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A few issues to consider well in advance of your move...
- Arrange a moving date… If you are awaiting a completion date, you might need to arrange temporary accommodation until the keys are yours. We can help with that too.
- Check all the details of your Spanish purchase. Your lawyer will confirm details of the completion and everything you need to bring with you to the notary.
- Notify authorities, banks, building societies, etc., of your new contact details.
- Seek professional advice about your personal financial situation and inform the tax authorities of your move abroad.
- If British, inform the Department of Work and Pensions (DWP – www.dwp.gov.uk) about your move and find out if you are entitled to any benefits. If relevant, obtain Forms E106 or E121 from the DWP (Healthcare on the Costa del Sol).
- Investigate the Spanish tax and pension systems, and make any necessary arrangements.
- Obtain estimates from at least three international removal companies. The VIVA team can help you get the best deal.
- Make sure all passports are up to date.
- Finalise travel arrangements.
Relocation Advice and Information
- Nothing is as important as your family’s health, and this is something you should organise well in advance. Check out our Healthcare section.
- One of the other most important priorities for those with children is to research the schooling possibilities. Our Education overview is an excellent place to start.
- There is no way you are going to make the move if your pets cannot accompany you. With the European Pet Passport that is possible. Find out how at Bringing Your Pets.
- If you are entitled to a pension and plan to retire on the Costa del Sol, you can claim it while living in Spain. More detailed information on our Retirement page.
- Although English is widely spoken in southern Spain, it will help smooth your path if you can communicate in Spanish. Some basic phrases at Learning the Language.
- If you are looking for a job, make sure your CV is up to date and consider registering with a reputable recruitment agency. More about Working in Spain here.
- While public transport is generally excellent, if will help if can get around by car. For more information consult our Transport and Travel page.
Paperwork and Legalities
- One of the first things you should do once you decide to stay permanently in Spain is obtain an NIE (Número de Identificación de Extranjero / Foreigner's Identification Number).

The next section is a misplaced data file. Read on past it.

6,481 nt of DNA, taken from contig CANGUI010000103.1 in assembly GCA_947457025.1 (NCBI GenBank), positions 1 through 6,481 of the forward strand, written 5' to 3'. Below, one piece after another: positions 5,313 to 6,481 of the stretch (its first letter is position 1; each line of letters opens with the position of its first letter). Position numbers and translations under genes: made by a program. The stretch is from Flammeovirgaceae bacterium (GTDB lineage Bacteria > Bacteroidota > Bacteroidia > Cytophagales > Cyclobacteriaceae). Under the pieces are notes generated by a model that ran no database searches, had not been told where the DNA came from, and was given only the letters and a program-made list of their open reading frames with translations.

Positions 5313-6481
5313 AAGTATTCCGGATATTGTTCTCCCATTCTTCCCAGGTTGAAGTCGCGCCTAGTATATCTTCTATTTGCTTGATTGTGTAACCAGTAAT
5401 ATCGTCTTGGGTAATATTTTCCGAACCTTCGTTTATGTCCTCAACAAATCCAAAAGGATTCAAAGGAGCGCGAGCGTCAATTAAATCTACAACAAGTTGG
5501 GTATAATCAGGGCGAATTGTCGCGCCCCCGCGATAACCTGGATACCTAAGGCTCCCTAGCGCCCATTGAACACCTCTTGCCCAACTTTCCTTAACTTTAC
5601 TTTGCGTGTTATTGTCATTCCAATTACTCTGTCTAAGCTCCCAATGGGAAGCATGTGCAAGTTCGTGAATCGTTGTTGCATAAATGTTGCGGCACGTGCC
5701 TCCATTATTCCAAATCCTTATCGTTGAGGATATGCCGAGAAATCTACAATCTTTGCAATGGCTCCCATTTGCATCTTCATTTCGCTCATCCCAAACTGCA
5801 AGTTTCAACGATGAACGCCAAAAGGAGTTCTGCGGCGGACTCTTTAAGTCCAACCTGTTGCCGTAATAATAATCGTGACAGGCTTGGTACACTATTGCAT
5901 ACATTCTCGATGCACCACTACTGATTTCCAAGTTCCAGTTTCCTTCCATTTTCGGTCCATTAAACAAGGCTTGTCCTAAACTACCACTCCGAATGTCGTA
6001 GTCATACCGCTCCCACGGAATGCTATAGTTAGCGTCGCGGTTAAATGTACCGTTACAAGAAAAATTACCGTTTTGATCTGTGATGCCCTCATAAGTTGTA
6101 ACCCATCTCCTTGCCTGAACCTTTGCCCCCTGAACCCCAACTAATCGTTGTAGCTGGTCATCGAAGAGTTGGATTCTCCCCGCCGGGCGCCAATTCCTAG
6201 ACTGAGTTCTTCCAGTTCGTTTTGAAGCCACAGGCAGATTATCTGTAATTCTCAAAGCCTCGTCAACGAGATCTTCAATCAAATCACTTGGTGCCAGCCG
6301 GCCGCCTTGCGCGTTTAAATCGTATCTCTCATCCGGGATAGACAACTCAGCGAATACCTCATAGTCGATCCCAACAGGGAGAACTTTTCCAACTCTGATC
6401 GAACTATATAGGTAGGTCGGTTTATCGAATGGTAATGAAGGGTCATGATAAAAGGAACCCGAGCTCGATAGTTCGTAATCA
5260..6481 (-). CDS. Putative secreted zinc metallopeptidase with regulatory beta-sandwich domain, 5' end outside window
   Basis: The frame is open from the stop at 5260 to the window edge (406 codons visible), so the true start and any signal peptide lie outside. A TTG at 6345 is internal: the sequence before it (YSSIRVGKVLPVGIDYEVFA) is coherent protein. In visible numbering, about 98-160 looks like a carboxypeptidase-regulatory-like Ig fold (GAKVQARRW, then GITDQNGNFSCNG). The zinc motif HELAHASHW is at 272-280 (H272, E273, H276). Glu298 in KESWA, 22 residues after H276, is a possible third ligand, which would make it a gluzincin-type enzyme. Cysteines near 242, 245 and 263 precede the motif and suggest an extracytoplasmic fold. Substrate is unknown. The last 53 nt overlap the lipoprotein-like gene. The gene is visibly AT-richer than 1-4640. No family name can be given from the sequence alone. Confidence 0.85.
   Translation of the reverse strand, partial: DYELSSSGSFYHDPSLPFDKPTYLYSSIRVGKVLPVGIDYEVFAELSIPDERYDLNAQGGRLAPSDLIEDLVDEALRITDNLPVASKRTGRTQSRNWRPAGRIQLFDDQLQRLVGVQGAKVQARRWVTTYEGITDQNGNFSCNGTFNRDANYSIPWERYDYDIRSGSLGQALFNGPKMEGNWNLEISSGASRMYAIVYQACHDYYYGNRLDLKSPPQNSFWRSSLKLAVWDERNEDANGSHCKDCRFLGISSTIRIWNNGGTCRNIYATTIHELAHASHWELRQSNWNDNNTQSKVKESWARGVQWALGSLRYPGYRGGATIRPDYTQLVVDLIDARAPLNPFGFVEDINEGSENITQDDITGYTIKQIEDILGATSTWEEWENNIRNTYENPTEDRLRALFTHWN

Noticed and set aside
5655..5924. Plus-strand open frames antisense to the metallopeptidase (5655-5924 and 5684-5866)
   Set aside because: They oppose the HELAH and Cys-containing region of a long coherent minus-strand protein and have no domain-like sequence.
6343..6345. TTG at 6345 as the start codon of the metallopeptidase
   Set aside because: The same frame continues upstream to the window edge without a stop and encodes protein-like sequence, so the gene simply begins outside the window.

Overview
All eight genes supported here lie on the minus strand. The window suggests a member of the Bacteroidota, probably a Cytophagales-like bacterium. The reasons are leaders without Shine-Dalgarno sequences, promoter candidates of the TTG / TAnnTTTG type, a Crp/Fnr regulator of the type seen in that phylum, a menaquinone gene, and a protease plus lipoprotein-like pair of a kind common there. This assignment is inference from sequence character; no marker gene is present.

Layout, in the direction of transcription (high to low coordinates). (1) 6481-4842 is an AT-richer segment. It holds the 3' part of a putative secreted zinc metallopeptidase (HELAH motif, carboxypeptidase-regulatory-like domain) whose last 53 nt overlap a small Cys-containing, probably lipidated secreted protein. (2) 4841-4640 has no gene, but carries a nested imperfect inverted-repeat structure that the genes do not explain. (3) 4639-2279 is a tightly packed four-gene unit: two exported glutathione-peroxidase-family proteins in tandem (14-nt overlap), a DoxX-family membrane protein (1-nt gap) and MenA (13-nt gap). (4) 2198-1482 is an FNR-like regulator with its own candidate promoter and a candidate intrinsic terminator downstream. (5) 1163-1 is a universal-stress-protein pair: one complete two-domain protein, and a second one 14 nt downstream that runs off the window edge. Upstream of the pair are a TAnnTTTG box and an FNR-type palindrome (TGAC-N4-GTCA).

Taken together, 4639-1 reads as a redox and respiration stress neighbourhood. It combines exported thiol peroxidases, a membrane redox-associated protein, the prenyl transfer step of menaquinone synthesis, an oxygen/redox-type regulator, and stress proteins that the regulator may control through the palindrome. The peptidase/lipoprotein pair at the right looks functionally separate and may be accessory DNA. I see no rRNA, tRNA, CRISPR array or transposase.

- Spanish residency (residencia) is not compulsory for EU citizens, but there are advantages if you plan to live in Spain on a permanent basis.
- It is a good idea to open a bank account in Spain as soon as you can, especially if you are buying a property.
- Here at VIVA, we will be happy to recommend an experienced lawyer who will speak your language and is familiar with the needs of expatriates.
- If you need a mortgage, your lawyer can recommend lenders, but it also pays to shop around as banks are now offering more flexible loans in the face of greater competition.
- Buying a property in Spain means that you are likely to be transferring large amounts of money from your home country to Spain. We recommend Moneycorp for your currency transactions.
You will need to make the decision on whether to bring your existing furniture with you or furnish your new Spanish property from scratch. Depending on your intended use of the property it might be worth considering a company that specialises in furniture packages, saving you time and easing the stress. Many of us here at VIVA have made the move to Spain ourselves, so we can help you with first-hand relocation knowledge.
Around six months before your planned moving date, contact as many international removal companies as possible and obtain at least three estimates.
When you are looking to arrange removals to Spain a reputable company will offer help and advice about the best way to transport your furniture and belongings to Spain. The VIVA team can give you details of well-established companies that are experienced in removals abroad and will be familiar with any potential problems. Ensure that, whichever company you choose, they have full insurance cover and a registered office in Spain, where you can direct any enquiries after the move, rather than having to contact them in the UK, for example.